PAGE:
A. Do you find yourself having a lot of late nights?
Q. I imagine that as a critic you don't have to pay for most of the movies you see. I don't hold it against you, but when you review a film, do you take into account that you might have felt different about it if you'd had to pay for it? (Joshua Alpern, Ann Arbor MI)
A. I pay for it with two hours of my life. Also, have you looked at the cost of parking?
Q. I have noticed a lot of laughter during serious movies. During "Cast Away" audience members were constantly laughing during Hank's seclusion on the island, often when he was talking to his friend Wilson. I get the feeling that audience members do not know how to react to a certain scene and they instead react with laughter. (Daniel Lowe, Edmonds WA)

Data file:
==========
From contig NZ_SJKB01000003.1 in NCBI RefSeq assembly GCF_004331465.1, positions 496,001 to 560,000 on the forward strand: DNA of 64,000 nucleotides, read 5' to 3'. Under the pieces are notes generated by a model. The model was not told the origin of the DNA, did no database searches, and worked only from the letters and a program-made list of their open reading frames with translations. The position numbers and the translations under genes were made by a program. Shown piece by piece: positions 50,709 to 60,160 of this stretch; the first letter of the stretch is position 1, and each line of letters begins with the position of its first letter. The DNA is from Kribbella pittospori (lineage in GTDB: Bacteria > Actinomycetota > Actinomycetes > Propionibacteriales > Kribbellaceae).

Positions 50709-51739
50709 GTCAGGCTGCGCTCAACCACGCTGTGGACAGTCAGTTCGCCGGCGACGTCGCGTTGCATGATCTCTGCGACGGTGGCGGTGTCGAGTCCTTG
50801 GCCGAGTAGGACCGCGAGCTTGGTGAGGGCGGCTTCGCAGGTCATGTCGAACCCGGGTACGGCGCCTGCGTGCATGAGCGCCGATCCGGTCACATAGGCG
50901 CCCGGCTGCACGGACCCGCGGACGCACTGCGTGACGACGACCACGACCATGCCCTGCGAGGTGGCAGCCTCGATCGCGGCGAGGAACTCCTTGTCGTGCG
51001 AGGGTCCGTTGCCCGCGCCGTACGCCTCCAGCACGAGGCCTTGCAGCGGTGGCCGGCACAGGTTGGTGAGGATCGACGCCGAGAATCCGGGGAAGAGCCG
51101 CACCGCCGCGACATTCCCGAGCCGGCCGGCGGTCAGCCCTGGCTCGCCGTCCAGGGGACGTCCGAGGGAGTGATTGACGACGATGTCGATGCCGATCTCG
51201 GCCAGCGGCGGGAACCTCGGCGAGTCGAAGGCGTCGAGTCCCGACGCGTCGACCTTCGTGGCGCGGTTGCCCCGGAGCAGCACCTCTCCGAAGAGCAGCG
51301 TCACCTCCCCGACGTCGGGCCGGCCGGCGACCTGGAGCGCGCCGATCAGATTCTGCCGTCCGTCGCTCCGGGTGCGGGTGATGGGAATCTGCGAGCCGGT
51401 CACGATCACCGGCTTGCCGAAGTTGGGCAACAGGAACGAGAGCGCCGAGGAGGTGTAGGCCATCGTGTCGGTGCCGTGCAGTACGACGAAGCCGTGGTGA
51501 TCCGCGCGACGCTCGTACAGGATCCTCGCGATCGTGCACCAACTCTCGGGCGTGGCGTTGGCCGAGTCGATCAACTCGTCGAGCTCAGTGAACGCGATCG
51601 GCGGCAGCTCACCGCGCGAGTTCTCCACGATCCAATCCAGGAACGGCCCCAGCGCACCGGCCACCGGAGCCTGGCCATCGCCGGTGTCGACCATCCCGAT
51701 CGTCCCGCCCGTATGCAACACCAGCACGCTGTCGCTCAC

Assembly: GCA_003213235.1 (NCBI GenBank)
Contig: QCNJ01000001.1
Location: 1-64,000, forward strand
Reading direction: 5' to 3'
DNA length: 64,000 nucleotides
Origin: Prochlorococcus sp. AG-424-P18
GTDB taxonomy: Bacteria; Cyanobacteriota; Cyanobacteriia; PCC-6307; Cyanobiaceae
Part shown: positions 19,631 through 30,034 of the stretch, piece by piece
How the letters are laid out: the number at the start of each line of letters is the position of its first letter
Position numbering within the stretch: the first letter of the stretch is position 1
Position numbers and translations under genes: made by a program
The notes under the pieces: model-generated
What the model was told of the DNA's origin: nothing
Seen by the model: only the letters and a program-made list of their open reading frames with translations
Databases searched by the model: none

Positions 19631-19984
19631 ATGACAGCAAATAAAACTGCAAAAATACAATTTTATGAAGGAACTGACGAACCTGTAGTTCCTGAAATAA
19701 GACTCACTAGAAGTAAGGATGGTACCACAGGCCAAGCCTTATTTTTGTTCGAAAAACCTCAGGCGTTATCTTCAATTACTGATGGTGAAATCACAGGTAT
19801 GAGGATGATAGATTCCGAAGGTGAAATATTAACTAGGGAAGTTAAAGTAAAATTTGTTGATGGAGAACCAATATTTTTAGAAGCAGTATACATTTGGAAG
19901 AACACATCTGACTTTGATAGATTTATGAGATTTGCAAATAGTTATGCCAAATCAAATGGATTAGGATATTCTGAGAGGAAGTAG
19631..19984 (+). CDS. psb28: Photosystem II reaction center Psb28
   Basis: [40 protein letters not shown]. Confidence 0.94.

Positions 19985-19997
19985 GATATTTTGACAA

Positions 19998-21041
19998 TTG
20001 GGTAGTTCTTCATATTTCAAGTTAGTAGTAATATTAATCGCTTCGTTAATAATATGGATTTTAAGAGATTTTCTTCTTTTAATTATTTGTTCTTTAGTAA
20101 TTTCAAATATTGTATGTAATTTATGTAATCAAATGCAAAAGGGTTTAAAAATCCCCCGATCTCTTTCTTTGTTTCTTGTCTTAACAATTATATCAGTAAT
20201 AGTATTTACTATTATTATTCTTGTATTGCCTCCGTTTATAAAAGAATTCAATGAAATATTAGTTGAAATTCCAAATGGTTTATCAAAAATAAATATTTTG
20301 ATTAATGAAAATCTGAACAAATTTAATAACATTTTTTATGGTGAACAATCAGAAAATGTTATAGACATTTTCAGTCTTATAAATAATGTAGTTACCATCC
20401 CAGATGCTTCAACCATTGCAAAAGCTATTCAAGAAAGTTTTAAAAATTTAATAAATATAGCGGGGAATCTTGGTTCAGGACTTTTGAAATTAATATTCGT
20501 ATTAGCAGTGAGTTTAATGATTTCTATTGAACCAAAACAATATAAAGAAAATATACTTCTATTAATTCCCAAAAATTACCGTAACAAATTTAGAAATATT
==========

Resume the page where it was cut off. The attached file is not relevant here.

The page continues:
A. You may be right. Inappropriate laughter usually means (1) something in the movie makes the audience feel uncomfortable; (2) in an age of irony, the sincere has become amusing, or (3) you are at the Brew & View.
Q. The movie "The Green Mile" used the tagline, "Not all prisoners are bad; not all guards are good." This got me to thinking. When was the last time a prison movie depicted the guards as good? I'm not referring to a single good-hearted guard subverting an evil system, but a genuinely sympathetic portrayal of prison guards in general. I checked out the Internet Movie Database, which had five pages of movies with the keyword "prison." Of the titles I recognized, all portrayed the guards as corrupt, sadistic, racist, etc. This seems to be especially true since the 1960's, but even in older films the guards seem to have portrayed as an evil, menacing force. (Edgar Burke, Johnson City TN)